New Delhi:For HIV patients, one month course effectively prevents tuberculosis. Shortcourse (1 month of daily treatment) of rifapentine plus isoniazid is no less effective than 9 months of daily isoniazid alone for the prevention of tuberculosis (TB) in people with human immunodeficiency virus (HIV) infection. These are the results of a new open-label trial published in the New England Journal of Medicine.
Tuberculosis is the leading killer of patients with human immunodeficiency virus (HIV) infection. The World Health Organization has recommended isoniazid for prevention of HIV-related tuberculosis. But still, clinicians and HIV treatment programs are reluctant to use it due to their concerns about the emergence of drug resistance, drug toxicity, and adherence to 6 to 9 months of treatment. Although shorter courses of rifamycin-based preventive therapy are effective in HIV-infected patients, the use of these regimens is also limited.
Richard Chaisson, a professor of medicine at Johns Hopkins University School of Medicine in Baltimore, and colleagues compared the efficacy and safety of a 1-month regimen of daily rifapentine plus isoniazid (1-month group) with 9 months of isoniazid alone (9-month group) in HIV-infected patients who were living in areas of high tuberculosis prevalence or who had evidence of latent tuberculosis infection.
The randomized study enrolled 3,000 volunteers and followed for at least 3 years. Of these patients, 54% were women; the median CD4+ count was 470 cells per cubic millimeter, and half the patients were receiving antiretroviral therapy.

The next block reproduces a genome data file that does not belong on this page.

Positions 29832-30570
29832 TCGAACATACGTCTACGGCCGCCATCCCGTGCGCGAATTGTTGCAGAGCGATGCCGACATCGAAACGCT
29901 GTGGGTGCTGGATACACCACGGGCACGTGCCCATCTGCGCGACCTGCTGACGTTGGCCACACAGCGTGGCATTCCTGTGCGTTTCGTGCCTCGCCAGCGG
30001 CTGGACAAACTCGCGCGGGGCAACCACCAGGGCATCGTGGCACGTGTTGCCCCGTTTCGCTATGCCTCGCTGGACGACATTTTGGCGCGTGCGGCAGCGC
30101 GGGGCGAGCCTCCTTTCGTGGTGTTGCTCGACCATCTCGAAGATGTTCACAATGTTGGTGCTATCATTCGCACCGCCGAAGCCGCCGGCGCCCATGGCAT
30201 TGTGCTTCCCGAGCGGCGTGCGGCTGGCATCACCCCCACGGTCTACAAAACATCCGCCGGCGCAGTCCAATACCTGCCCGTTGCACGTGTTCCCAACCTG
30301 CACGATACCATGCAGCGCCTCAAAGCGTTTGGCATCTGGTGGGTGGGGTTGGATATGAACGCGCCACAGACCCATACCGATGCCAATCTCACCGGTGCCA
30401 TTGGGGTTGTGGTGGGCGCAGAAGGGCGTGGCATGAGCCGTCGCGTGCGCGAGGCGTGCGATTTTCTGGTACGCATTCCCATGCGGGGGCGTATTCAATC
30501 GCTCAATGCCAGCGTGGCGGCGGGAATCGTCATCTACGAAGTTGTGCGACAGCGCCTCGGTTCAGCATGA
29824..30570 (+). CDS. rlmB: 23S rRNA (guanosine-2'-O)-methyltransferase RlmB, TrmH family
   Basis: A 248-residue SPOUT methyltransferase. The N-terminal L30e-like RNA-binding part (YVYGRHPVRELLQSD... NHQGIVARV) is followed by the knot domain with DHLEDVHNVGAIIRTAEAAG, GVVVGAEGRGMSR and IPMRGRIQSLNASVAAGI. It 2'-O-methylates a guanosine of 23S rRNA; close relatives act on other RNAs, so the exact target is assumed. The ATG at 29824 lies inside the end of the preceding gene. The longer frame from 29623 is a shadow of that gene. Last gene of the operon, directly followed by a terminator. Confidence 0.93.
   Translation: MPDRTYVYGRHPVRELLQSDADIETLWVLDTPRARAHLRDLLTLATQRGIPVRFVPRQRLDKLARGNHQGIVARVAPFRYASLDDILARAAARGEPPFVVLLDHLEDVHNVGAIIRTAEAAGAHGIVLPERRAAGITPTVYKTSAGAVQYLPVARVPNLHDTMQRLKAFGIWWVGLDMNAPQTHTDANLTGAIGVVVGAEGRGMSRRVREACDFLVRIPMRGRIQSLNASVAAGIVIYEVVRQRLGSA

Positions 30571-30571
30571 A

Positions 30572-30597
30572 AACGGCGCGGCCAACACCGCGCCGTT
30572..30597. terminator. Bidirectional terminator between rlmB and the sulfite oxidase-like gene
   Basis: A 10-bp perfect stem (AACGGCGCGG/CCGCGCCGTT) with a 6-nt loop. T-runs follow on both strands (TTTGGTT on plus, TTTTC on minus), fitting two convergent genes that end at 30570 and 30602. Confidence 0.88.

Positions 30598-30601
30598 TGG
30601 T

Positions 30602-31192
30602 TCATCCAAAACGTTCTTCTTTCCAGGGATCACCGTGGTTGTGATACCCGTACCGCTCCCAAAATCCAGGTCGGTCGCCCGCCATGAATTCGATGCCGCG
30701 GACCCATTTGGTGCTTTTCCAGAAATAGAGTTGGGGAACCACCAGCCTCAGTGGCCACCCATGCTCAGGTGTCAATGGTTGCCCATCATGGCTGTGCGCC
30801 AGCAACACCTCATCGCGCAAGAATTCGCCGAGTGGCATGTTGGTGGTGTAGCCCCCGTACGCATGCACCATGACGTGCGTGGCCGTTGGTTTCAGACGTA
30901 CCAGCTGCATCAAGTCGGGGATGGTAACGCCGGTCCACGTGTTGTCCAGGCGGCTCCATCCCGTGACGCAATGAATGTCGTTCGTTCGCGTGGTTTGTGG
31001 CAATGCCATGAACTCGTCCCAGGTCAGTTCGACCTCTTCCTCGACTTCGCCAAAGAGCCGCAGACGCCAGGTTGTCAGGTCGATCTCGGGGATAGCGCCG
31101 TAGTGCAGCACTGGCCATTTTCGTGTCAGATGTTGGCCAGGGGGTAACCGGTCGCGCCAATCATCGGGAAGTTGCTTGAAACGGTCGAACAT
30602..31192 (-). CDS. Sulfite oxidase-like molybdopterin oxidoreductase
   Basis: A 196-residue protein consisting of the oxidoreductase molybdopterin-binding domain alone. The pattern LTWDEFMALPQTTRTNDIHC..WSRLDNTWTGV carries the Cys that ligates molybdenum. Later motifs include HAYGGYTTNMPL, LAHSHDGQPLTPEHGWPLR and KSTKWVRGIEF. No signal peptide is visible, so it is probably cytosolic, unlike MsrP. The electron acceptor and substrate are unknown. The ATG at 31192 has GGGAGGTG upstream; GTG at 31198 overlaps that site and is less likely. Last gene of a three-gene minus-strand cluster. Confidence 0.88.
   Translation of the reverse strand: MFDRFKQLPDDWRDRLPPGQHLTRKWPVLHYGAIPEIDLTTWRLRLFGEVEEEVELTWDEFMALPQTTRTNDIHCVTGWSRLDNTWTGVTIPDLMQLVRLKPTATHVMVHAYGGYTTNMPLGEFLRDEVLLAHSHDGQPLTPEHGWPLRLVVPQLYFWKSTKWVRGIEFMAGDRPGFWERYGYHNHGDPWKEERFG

The primary endpoint was the first diagnosis of tuberculosis or death from tuberculosis or an unknown cause. Noninferiority would be shown if the upper limit of the 95% confidence interval for the between-group difference in the number of events per 100 person-years was less than 1.25.
All the patients in the study—which included adults and children over 12 —had a positive test for latent tuberculosis. People with known or suspected active TB were excluded. The rifapentine dose was adjusted by weight. Patients assigned to the 1-month group were actually given 8 weeks to take all their pills and people assigned to 9 months of treatment were given 54 weeks so they could resume their therapy if side effects became too severe.
Key Findings Include:
- 2% were diagnosed with TB or died from the disease regardless of which of the two regimens they followed.
- The risk of side effects was comparable in both groups.
- 90% of the people getting isoniazid for 9 months completed their treatment, the rate was 97% in the group getting two drugs for 7 months.
- Both the treatments worked on whether or not the patient had a latent TB infection.
- While only 1% of patients in the 1-month group discontinued therapy because of toxic effects, the rate was 2% in the 9-month group.
- The rates of side effects grade 3, 4, or 5 were 3% in both groups.
- Neutropenia ranked grade 3 or higher was seen in 2% of the 1-month group and 1% of the 9-month group.
The study, conducted at 45 sites in 10 countries, was known as BRIEF TB/A5279.
For further reference log on to 10.1056/NEJMoa1806808
Medha Baranwal joined Medical Dialogues as a Desk Editor in 2018 for Speciality Medical Dialogues. She covers several medical specialties including Cardiac Sciences, Dentistry, Diabetes and Endo, Diagnostics, ENT, Gastroenterology, Neurosciences, and Radiology. She has completed her Bachelors in Biomedical Sciences from DU and then pursued Masters in Biotechnology from Amity University.
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